Saturday, October 12, 2013

Oil Prices Trend Lower. But This Energy Fund Is A Winner (3 Charts) ...

I'm choosing today's energy winner for a few reasons, which I'll explain in a minute. 

First, the pick o' the day. The SPDR S&P Oil & Gas Equipment & Services ETF (XES) ...

(Updated chart)

As you can see, the XES is breaking out of its recent range. You could buy it with a stop at either the recent bottom of the range ($41.50) Or below the 50-day moving average OR below the recent uptrend if you have a stomach for risk and  big ol' brass ones.

Why I chose XES ...

1. Obviously, it's breaking out. My target is $62.

2. It's indicative of what's going on in the industry. Increasing oil demand is driving oilfield service activity. 

3. It's an example of how select energy stocks and funds can do well even when oil prices go lower
(Updated chart)

In the short term, oil prices look to get weaker.  Sure, the bigger trend is up. If we get a test of support around $99, that's probably a great buying opportunity.

So why do energy stocks go up when oil goes down? While the price of oil is becoming more and more a reflection of global demand, there are still blockages getting oil out of Cushing, and prices could remain under pressure for a bit as American oil production continues to crank higher. Meanwhile, plenty of companies are VERY comfortable with oil in the $100+ range, and they want to pump more oil. So, the oilfield services companies are doing booming business.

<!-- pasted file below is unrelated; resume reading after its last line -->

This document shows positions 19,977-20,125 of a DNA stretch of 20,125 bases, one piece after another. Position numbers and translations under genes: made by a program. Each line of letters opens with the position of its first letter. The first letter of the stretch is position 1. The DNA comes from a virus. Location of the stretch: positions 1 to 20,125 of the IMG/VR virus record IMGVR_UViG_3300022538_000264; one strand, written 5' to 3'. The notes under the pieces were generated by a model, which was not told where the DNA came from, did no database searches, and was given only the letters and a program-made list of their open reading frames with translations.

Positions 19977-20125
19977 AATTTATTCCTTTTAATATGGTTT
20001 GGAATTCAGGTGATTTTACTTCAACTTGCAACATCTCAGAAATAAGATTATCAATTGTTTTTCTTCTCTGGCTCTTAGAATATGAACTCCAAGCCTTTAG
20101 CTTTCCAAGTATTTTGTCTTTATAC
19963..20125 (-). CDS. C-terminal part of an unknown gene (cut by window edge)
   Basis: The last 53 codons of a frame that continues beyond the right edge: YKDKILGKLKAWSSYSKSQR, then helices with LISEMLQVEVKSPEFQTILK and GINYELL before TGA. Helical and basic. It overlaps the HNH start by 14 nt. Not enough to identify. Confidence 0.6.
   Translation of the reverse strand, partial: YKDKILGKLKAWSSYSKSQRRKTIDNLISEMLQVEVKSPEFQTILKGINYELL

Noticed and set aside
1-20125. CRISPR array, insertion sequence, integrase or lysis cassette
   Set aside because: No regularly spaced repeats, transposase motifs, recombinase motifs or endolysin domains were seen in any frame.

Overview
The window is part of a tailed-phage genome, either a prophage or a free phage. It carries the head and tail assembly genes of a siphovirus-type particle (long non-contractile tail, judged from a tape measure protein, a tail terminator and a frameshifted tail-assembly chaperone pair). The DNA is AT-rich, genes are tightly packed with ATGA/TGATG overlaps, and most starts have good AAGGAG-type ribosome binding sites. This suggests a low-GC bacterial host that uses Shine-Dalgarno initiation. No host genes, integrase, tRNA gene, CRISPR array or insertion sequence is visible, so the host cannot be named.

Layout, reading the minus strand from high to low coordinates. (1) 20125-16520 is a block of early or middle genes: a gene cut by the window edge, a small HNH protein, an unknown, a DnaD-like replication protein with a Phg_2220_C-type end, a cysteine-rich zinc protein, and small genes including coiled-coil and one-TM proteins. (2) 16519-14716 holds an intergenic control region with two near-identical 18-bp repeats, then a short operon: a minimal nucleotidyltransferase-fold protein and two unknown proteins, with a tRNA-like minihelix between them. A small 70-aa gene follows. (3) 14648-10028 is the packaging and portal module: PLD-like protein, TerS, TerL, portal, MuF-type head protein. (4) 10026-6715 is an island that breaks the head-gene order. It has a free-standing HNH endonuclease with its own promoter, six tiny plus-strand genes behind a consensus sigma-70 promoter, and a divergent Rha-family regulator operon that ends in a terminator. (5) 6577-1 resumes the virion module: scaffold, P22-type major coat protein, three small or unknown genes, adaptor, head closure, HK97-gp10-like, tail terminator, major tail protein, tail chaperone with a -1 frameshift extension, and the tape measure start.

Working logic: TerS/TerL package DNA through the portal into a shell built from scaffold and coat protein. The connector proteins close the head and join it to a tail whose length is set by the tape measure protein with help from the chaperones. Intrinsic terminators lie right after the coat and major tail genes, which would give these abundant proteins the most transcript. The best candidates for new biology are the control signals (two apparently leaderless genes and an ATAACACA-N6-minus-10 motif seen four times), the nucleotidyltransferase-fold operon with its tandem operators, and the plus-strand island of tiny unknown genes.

Finally, oil services companies are being helped by the breakout in natural gas prices, which I talked about on Wednesday. We've seen follow-through as nat-gas moves to multi-month highs. This is sparking new interest in drilling for nat-gas and associated liquids.

I've seen multiple stories that the government shutdown is going to negatively impact the oil industry. So far, the action in oil industry stocks is calling those reports wrong. We'll see how it goes, though.

And remember, there are plenty of companies that do better when oil prices go lower.  Airlines (Spirit, US Airways, Delta), for one. Travel companies (Allegiant Travel) for another. Companies that use oil as an input -- for example, agricultural chemical companies like American Vanguard. 

Those are just some ideas.  In any case, these three charts show that while oil prices may be headed lower, select oil industry stocks and funds should head higher. 

I'm not your investment advisor. Do your own due diligence before buying anything.  And a smart investor would have a stop in mind -- and a profit target -- before buying anything.

1 comment:

  1. I am fully agree with your given article information. I really admire to this nice blog to post this superior post.
    Biogas Plant in Kerala